Adwitiya joined road.cc in 2023 as a news writer after graduating with a masters in journalism from Cardiff University. His dissertation focused on active travel, which soon threw him into the deep end of covering everything related to the two-wheeled tool, and now cycling is as big a part of his life as guitars and football. He has previously covered local and national politics for Voice Wales, and also likes to writes about science, tech and the environment, if he can find the time. Living right next to the Taff trail in the Welsh capital, you can find him trying to tackle the brutal climbs in the valleys.

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12 comments

Avatar
essexian | 6 months ago
9 likes

And while I am having a rant, I do hope the company that employed this arsehold... lose their licence to operate for what must have been knowlingly allowed a banned driver to drive one of their trucks.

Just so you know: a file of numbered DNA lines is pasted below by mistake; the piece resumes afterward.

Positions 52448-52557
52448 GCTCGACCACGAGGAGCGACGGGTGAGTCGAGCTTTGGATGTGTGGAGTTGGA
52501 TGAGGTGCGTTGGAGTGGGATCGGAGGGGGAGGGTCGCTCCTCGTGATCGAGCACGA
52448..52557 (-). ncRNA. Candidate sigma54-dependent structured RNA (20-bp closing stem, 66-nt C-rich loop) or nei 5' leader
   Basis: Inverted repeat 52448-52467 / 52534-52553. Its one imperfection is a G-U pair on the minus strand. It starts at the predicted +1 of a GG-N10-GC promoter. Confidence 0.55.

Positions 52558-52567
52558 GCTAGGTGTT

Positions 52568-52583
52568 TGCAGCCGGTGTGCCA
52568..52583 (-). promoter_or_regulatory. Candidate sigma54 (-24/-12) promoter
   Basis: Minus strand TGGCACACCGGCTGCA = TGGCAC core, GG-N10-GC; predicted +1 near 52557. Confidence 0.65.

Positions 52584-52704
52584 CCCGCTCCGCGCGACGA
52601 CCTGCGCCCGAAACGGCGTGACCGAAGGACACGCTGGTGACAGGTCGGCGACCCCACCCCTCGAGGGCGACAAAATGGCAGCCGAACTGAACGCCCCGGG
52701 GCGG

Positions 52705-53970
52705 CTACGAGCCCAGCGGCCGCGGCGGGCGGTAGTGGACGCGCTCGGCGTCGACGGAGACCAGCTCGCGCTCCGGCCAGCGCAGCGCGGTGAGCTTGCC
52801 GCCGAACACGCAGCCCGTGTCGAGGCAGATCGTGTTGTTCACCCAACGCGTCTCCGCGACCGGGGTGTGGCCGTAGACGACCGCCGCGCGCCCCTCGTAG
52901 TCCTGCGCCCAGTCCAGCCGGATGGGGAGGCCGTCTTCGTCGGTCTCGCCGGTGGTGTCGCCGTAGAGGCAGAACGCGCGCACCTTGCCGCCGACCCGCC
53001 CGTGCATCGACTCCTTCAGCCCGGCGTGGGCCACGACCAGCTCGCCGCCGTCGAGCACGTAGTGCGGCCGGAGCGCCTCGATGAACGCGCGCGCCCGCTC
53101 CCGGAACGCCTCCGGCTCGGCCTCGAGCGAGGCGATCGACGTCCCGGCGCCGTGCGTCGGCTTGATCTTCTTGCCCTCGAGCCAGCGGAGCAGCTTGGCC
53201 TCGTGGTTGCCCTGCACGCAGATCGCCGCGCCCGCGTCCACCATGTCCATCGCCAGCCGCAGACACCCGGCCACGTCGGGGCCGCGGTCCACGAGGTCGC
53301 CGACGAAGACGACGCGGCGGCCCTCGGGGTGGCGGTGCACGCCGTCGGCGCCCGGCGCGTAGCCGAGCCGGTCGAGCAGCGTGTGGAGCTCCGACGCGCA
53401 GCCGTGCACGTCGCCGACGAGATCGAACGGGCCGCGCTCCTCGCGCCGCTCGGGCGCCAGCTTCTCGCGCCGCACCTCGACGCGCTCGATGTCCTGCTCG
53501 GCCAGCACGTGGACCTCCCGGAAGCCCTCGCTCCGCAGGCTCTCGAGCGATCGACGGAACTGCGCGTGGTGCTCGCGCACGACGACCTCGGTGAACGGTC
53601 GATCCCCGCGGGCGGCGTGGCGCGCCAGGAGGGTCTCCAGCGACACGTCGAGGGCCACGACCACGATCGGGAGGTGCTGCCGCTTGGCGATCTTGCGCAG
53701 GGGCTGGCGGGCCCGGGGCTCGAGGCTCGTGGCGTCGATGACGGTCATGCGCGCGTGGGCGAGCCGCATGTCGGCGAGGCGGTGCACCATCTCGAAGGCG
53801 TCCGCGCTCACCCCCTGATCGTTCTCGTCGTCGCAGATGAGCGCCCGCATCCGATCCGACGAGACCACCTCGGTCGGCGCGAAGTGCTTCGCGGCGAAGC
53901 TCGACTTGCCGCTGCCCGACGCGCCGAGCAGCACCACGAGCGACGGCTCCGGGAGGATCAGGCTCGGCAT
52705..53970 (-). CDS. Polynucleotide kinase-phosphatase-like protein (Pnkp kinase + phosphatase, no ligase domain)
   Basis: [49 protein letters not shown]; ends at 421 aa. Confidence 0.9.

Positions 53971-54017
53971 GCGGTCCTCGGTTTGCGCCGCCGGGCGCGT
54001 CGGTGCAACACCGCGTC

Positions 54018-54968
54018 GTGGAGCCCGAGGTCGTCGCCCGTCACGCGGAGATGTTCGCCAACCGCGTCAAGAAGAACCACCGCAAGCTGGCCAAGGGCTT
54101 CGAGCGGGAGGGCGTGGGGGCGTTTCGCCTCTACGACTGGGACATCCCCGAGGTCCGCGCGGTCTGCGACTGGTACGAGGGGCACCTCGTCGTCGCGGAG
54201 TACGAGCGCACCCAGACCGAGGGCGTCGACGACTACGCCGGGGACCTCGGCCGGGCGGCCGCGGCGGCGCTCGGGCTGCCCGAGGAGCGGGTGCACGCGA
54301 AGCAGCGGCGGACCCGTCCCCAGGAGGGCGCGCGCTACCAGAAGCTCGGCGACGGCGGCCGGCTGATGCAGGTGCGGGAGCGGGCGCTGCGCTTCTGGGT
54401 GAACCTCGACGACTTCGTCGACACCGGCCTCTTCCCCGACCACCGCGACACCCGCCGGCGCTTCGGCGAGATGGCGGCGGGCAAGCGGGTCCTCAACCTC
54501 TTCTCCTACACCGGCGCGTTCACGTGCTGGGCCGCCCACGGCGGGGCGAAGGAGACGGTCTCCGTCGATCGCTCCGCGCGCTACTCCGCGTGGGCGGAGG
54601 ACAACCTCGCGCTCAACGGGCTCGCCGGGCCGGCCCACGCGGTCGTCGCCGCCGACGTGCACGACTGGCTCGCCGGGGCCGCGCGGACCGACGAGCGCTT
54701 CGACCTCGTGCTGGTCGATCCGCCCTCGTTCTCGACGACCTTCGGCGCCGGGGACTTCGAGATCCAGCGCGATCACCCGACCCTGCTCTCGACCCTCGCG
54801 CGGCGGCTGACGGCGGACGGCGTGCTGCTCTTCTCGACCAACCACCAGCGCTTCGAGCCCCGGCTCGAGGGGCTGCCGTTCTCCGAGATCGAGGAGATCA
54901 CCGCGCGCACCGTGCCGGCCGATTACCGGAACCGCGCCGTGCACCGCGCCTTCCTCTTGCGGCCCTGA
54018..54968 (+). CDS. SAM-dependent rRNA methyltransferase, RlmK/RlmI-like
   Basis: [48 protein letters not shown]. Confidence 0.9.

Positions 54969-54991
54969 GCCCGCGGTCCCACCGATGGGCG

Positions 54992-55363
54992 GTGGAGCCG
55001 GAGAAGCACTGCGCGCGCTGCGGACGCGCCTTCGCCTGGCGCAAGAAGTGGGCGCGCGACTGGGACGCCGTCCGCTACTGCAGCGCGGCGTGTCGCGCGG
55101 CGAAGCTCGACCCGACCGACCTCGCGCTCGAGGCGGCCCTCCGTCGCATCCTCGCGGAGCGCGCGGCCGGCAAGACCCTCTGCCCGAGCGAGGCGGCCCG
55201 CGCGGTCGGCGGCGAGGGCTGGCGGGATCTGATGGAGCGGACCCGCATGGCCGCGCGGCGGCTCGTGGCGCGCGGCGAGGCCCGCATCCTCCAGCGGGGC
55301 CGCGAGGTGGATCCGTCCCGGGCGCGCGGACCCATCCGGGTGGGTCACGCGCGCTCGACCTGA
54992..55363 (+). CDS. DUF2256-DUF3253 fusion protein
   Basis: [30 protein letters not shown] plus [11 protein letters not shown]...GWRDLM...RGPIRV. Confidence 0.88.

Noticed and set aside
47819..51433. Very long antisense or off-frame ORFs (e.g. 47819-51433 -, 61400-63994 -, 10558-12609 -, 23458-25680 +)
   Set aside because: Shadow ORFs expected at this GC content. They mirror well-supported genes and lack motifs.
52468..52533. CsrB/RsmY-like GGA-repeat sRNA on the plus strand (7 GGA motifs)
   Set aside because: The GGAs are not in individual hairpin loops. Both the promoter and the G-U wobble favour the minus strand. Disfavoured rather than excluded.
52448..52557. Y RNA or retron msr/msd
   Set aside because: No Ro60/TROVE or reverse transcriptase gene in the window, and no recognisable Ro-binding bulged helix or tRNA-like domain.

If he was an owner/ driver, then the short time inside and ban makes it even worse. Lets hope the victim sues him for every cent he will ever earn. 

 

Avatar
Bungle_52 replied to essexian | 5 months ago
2 likes
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qwerty360 replied to Bungle_52 | 5 months ago
1 like

I can accept debates about what point the company becomes liable, but eventually it should happen.

 

IMHO companies should be expected to check licences of those driving for them as significant part of role periodically.

The period between checks should be shorter for more dangerous vehicles.

 

For example in the case Bungle just posted, it appears the police driver was caught within a month, ~1/2 way through the year, plausibly by periodic checks. This to me is perfectly reasonable. 

 

The issue is when you discover trucking firms with drivers killing people who haven't held a valid licence to drive an HGV at any point in their employment. I.e. the company has never checked despite the dvla providing a relatively easy way to do this (yes, you get charged, but on the grand scheme of costs of employing someone the charges really aren't that high.)